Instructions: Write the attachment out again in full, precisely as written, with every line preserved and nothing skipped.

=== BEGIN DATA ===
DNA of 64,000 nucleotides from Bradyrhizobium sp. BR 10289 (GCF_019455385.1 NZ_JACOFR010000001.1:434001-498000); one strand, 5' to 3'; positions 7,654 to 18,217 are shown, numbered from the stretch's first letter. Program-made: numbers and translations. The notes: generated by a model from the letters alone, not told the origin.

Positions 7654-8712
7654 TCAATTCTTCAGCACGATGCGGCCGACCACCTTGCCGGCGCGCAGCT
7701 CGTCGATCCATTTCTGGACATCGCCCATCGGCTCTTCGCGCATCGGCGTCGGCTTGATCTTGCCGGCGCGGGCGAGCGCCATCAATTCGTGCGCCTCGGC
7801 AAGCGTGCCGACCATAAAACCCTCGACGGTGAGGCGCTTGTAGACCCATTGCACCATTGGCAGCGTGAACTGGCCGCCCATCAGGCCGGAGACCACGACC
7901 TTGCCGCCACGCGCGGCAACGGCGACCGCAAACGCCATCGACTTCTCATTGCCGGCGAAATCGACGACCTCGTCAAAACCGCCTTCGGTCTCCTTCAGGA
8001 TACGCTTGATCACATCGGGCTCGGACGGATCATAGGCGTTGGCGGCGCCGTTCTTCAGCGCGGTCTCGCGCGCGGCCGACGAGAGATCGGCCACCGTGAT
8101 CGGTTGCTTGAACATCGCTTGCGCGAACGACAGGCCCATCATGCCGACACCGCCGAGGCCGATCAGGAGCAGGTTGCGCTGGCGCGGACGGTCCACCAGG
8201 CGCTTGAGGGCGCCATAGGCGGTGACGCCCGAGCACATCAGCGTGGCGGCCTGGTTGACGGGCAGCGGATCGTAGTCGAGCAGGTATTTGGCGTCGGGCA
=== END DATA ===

DNA of 64,000 nucleotides from Bradyrhizobium sp. BR 10289 (GCF_019455385.1 NZ_JACOFR010000001.1:434001-498000); one strand, 5' to 3'; positions 7,654 to 18,217 are shown, numbered from the stretch's first letter. Program-made: numbers and translations. The notes: generated by a model from the letters alone, not told the origin.

Positions 7654-8712
7654 TCAATTCTTCAGCACGATGCGGCCGACCACCTTGCCGGCGCGCAGCT
7701 CGTCGATCCATTTCTGGACATCGCCCATCGGCTCTTCGCGCATCGGCGTCGGCTTGATCTTGCCGGCGCGGGCGAGCGCCATCAATTCGTGCGCCTCGGC
7801 AAGCGTGCCGACCATAAAACCCTCGACGGTGAGGCGCTTGTAGACCCATTGCACCATTGGCAGCGTGAACTGGCCGCCCATCAGGCCGGAGACCACGACC
7901 TTGCCGCCACGCGCGGCAACGGCGACCGCAAACGCCATCGACTTCTCATTGCCGGCGAAATCGACGACCTCGTCAAAACCGCCTTCGGTCTCCTTCAGGA
8001 TACGCTTGATCACATCGGGCTCGGACGGATCATAGGCGTTGGCGGCGCCGTTCTTCAGCGCGGTCTCGCGCGCGGCCGACGAGAGATCGGCCACCGTGAT
8101 CGGTTGCTTGAACATCGCTTGCGCGAACGACAGGCCCATCATGCCGACACCGCCGAGGCCGATCAGGAGCAGGTTGCGCTGGCGCGGACGGTCCACCAGG
8201 CGCTTGAGGGCGCCATAGGCGGTGACGCCCGAGCACATCAGCGTGGCGGCCTGGTTGACGGGCAGCGGATCGTAGTCGAGCAGGTATTTGGCGTCGGGCA